But on this occasion I’m hacking how to meditate so that more people can use it and get over their fear of it.
I’m specifically hacking ‘meditating properly’ because it came up for one of my clients. It came up so much that it had hampered his own meditation process. He felt that he should be meditating properly to feel okay about who he was, to feel approval for how it’s going.
So this hack is going to help you see through this. Because, you’ll be pleased to know, there is no ‘meditating properly’. There are meditation techniques and there are the results of meditation and that’s it. The important one is the second one, the results. The benefits and the gains. The how to meditate techniques are just to get you there.
in Osho’s Book of Secrets there are 112 meditation techniques and he asks that if you want to learn how to meditate you just pick one that you fancy and then try it for 3 months. Just pick one. it’s not important. All that is important is whether or not it works for you.
So choose Transcendental Meditation, choose mantra meditation, choose yoga, choose mindfulness, choose breath observation, choose body scan, choose sitting, walking, lying, standing. Choose active meditation, choose sound.
You see. the meditation technique is just a tool to get to see through the illusion. Your thoughts are not real.
How to Meditate
When you meditate you begin to see, you become aware. When you meditate you are breaking the train of everyday thoughts. The thought spiral. Meditation is breaking the train of everyday thought and letting go of impulsive thinking.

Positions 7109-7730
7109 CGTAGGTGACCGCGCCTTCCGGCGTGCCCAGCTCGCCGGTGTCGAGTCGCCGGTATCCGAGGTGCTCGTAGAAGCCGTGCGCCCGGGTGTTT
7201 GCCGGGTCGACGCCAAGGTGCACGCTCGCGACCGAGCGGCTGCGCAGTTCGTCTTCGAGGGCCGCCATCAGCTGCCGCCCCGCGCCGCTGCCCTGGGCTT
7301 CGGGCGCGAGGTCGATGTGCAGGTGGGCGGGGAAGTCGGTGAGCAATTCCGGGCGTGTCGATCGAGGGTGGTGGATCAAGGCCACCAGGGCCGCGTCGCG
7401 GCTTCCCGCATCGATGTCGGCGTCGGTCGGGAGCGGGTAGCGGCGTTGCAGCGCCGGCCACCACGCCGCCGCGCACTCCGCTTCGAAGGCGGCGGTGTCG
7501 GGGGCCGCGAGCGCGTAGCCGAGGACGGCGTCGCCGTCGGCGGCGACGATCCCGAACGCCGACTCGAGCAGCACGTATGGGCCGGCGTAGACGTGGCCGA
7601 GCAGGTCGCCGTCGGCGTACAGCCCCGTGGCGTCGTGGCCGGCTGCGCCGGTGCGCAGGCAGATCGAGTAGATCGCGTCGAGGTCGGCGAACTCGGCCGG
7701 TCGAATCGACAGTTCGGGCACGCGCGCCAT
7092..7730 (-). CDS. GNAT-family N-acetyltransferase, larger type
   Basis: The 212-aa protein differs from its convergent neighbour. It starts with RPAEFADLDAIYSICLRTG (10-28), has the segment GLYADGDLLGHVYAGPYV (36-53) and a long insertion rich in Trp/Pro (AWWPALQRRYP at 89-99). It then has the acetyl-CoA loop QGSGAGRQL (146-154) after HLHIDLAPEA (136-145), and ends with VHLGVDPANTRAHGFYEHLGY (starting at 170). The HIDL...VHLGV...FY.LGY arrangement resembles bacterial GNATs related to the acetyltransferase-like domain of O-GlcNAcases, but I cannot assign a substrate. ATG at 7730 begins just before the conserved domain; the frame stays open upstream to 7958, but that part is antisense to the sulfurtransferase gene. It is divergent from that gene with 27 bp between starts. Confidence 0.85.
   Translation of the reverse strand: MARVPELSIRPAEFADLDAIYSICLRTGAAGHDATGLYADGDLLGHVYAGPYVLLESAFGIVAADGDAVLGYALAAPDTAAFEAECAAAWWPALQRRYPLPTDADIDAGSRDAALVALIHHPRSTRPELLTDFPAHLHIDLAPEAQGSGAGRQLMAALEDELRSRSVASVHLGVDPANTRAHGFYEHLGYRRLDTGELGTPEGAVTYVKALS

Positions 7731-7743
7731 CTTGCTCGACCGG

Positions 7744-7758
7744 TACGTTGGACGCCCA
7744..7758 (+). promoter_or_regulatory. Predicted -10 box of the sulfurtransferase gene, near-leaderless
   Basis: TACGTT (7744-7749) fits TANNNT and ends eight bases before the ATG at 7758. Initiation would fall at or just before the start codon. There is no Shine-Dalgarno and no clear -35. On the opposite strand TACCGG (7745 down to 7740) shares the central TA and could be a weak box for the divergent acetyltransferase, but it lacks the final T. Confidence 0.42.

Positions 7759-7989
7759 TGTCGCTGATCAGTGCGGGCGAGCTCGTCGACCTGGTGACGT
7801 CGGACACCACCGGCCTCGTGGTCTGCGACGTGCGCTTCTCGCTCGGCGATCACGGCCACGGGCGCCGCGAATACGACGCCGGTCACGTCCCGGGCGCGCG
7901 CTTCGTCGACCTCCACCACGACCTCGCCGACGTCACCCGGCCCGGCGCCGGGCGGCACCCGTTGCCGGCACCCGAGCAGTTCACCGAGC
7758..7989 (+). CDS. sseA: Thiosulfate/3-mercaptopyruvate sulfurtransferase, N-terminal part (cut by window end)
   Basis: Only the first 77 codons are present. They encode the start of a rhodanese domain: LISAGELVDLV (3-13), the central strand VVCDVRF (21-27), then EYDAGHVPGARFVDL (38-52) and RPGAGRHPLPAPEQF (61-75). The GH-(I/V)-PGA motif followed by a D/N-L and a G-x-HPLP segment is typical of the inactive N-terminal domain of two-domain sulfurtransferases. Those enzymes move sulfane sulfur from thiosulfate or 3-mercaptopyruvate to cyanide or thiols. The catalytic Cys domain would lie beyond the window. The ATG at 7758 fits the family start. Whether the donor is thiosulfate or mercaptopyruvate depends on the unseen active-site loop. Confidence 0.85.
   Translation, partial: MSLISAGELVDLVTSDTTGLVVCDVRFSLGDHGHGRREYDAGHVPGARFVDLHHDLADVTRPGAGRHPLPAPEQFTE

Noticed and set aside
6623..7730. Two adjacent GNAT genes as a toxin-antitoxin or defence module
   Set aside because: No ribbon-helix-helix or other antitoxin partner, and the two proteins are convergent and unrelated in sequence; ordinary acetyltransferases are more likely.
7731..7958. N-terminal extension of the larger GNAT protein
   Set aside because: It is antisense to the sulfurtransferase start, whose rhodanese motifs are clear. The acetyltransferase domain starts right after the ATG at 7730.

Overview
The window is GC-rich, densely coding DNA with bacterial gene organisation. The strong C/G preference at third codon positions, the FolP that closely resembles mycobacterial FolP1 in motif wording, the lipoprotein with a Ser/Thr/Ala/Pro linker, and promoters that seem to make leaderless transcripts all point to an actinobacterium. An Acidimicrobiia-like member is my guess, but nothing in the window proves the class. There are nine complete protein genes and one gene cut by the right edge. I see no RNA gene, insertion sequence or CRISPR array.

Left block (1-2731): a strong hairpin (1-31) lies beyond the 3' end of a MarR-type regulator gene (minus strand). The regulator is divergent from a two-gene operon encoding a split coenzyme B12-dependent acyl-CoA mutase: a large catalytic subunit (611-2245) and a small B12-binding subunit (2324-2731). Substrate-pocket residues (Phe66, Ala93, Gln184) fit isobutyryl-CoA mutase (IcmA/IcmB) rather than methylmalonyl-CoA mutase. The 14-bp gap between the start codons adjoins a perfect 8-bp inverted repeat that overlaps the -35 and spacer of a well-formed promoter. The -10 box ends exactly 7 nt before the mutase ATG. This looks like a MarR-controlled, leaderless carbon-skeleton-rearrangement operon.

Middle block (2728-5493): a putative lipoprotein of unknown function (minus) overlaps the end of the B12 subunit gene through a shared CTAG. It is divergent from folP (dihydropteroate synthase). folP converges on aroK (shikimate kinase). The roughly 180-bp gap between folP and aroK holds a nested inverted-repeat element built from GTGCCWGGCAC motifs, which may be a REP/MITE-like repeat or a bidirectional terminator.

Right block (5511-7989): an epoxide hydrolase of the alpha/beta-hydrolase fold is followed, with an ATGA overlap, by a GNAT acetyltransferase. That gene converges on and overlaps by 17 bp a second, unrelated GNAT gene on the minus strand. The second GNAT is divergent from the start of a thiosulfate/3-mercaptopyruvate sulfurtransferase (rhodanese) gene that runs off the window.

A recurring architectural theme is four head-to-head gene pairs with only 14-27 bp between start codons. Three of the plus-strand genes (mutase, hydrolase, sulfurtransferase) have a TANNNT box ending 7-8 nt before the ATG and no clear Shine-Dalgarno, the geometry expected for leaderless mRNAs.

You let go and awareness enters. You break the train of thought and you see the space. You feel present. You react less and respond more.
This is the goal. The body and mind are resting. They are not doing, doing, doing. You are not lost in thought exhausted.
The brain burns so much energy to keep thinking. We run it ragged just chasing our tails with our thoughts of approval and judgement.
What to do instead
How you get there makes no difference. As long as you aren’t hurting others then take your pick. But not meditating and watching TV. The inaction as you sit is vital to the meditation process. The still space lets that awareness bubble up and the thought spiral is revealed.
So, when you are learning how to meditate don’t worry whether you are meditating properly. That is just more thinking to take you away from your presence. Instead choose a technique that suits. That is the hack. Aim for a break in everyday thinking and allow your awareness to swell within you.